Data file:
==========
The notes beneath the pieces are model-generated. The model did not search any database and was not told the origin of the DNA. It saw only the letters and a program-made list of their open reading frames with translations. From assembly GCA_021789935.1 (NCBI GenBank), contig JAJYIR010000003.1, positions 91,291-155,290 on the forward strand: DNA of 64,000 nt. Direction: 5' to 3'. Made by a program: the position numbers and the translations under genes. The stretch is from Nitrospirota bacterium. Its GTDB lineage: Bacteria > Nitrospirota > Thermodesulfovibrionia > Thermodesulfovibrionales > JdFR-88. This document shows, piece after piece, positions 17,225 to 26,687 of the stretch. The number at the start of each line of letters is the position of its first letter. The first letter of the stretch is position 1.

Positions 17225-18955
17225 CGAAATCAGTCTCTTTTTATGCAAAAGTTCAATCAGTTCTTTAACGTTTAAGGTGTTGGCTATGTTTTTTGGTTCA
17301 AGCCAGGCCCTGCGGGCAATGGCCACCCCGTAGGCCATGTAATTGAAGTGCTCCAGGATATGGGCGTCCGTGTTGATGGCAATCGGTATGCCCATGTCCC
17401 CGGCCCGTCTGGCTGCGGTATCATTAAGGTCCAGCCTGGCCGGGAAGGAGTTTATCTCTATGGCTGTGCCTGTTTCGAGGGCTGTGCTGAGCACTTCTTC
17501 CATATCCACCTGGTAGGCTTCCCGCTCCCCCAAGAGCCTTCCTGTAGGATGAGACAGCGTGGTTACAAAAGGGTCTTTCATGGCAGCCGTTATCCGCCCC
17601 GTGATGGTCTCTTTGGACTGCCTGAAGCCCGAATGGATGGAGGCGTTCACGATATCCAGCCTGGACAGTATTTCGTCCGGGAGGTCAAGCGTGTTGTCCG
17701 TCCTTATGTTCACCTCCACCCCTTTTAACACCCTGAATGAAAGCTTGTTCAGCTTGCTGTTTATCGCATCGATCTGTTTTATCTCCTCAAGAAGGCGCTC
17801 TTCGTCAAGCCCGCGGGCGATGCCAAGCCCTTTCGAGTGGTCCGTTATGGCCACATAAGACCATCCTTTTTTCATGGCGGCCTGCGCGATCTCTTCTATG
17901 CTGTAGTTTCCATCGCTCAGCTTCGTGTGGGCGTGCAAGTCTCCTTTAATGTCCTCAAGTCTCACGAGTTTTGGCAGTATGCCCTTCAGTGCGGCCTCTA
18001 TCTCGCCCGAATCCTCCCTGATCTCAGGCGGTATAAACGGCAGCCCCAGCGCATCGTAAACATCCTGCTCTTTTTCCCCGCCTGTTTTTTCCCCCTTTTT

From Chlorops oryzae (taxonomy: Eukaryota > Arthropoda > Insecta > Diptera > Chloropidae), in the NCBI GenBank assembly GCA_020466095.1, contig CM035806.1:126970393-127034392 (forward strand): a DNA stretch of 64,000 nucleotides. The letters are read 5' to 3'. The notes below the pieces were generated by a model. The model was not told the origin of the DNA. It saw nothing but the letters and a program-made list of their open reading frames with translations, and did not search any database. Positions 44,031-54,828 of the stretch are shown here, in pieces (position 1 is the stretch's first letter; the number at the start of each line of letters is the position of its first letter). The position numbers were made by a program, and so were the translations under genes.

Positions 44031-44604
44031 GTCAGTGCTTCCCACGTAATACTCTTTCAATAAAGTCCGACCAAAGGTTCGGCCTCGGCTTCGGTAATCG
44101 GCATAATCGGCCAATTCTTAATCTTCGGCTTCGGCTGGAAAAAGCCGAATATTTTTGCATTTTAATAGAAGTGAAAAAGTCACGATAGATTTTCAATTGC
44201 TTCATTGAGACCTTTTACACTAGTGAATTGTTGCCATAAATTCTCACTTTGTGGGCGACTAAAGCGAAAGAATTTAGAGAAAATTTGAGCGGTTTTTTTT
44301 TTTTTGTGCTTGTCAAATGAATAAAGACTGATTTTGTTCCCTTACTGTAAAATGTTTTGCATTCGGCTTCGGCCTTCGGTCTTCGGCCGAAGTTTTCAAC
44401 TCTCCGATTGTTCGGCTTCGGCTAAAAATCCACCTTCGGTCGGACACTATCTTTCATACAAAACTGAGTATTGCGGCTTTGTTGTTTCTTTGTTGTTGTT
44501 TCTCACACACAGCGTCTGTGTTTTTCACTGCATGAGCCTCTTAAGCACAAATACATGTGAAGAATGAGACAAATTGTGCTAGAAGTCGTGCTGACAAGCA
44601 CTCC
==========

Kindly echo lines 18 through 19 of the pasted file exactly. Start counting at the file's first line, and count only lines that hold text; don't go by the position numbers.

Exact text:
44401 TCTCCGATTGTTCGGCTTCGGCTAAAAATCCACCTTCGGTCGGACACTATCTTTCATACAAAACTGAGTATTGCGGCTTTGTTGTTTCTTTGTTGTTGTT
44501 TCTCACACACAGCGTCTGTGTTTTTCACTGCATGAGCCTCTTAAGCACAAATACATGTGAAGAATGAGACAAATTGTGCTAGAAGTCGTGCTGACAAGCA